On Monday, Emily Austin, professor of philosophy at Wake Forest University, explored in her lecture titled “How much social justice do we really need?” how happiness can exist in a world where social injustice runs rampant.
Austin specializes in ancient Greek philosophy, specifically theories of complex emotions, including the fear of death, grief, patriotism and comedic malice. She began by discussing the role that ancient Greek and Roman philosophies often take in the present day.
“When [scholars] try to transfer ancient wisdom traditions into modern discussions, they tend to want to soften some of the harsher features of the philosophies,” Austin said.
Austin highlighted some of these harsh aspects, focusing on the themes of happiness and social justice—or lack thereof—in two ancient Roman and Greek schools of thought: Stoicism and Epicureanism.
“Both schools require us to think about what matters most,” Austin said.
Austin began by describing Stoicism, which values virtue as the only intrinsic good and regards all else, including many forms of social justice, with indifference. She explained the importance of the Stoics’ belief in an all-knowing divine providence, which often gets left out of modern discussion of Stoicism but may account for the Stoics’ indifferent attitude toward social justice.
“Anger, rage, distress and resentment, but also an intense desire to attain or maintain social justice, are all irrational to the Stoics. They’re indifferent,” Austin said.
Although Austin believes that there is something to be said for the self-empowered nature of Stoicism, she described it as an “easily weaponized philosophy” because it can be used to encourage complacency around injustice.
Austin then shifted her focus to Epicureanism, which argues in favor of a hedonistic perspective: in order to be virtuous, one must seek pleasure and avoid pain. To encourage pleasure, Epicureans must prioritize essential needs over what Austin described as “extravagant” needs. Social justice is a mechanism for essential needs in order to foster community and keep society properly functioning.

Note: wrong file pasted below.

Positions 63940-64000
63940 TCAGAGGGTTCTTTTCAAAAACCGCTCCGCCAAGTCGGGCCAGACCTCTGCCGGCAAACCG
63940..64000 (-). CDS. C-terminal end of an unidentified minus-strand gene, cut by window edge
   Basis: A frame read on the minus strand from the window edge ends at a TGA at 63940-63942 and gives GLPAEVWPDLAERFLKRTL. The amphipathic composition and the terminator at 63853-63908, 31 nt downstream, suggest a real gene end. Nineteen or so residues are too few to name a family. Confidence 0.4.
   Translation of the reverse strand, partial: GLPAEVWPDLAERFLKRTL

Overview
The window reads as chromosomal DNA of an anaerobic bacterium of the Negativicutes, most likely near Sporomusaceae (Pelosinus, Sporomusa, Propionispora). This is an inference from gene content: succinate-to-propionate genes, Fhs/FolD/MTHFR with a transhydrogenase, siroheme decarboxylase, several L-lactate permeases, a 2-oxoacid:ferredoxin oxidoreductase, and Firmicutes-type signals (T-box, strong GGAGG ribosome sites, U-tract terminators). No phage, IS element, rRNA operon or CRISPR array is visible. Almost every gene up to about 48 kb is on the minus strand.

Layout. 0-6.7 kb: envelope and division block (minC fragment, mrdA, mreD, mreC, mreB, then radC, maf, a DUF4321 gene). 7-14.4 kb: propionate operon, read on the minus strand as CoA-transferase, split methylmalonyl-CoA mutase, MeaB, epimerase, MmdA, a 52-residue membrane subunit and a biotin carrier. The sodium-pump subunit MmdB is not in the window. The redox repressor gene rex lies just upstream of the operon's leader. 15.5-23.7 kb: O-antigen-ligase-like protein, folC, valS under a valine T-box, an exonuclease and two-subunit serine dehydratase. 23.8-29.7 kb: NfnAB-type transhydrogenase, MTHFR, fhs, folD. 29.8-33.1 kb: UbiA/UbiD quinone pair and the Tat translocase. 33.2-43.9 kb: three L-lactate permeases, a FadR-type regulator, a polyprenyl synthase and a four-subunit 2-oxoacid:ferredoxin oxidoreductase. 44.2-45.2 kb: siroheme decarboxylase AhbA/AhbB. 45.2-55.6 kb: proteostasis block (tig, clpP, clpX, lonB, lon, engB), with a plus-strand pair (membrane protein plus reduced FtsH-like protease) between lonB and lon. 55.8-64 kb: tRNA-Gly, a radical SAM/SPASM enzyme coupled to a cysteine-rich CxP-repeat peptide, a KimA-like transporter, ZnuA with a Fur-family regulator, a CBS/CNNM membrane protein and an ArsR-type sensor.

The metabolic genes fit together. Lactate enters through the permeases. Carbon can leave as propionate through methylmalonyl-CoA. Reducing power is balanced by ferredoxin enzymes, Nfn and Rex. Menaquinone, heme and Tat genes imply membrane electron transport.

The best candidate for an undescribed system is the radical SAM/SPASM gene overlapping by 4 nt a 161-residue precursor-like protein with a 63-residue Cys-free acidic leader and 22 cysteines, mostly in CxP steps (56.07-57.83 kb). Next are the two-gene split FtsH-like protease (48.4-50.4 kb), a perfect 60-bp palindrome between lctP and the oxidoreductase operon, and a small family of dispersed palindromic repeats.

“If people are hungry, unsheltered, suffering social abandonment, fear for their safety or lack access to a necessary education, then the society has failed to set proper priorities,” Austin said.
Although Austin’s thinking sides more with the Epicurean view than the Stoic one, she closed her lecture by asserting that both schools hold views that remain viable contenders for people seeking happiness and resilience in a broken world.
“Neither needs to be ‘modernized,’” Austin said. “They are what they are, take ’em or leave ’em.”
Austin was invited to Bowdoin by Assistant Professor of Philosophy Aliosha Barranco Lopez, who was inspired after reading Austin’s book on Epicurean strategies for happy living, “Living for Pleasure.”
Barranco Lopez hopes that those who attended the lecture left with a better understanding of how ancient texts can help inform our lives today.
“There’s all this talk about America [having] an epidemic of loneliness. One of the important things for Epicureans is that you should have healthy relationships with people; that’s fundamental for having a good life,” Barranco Lopez said. “I think that’s one of the main takeaways: look at the texts and see what wisdom you can get out of them, even if they don’t completely fit with your intuitions of modern life.”
The talk drew a range of attendees, including philosophy major William Warlick ’24 who noted his interest in ancient philosophy.
“I’d taken a Stoicism class my freshman year, and I wanted to revisit some of those topics with a visiting scholar,” Warlick said.
Other attendees, like Claire Crawford ’27, are newer to philosophy and were eager to discover more about the area of study.
“I did not have much exposure to classical philosophy before the talk, so all of it was new to me, and I found it really interesting,” Crawford said.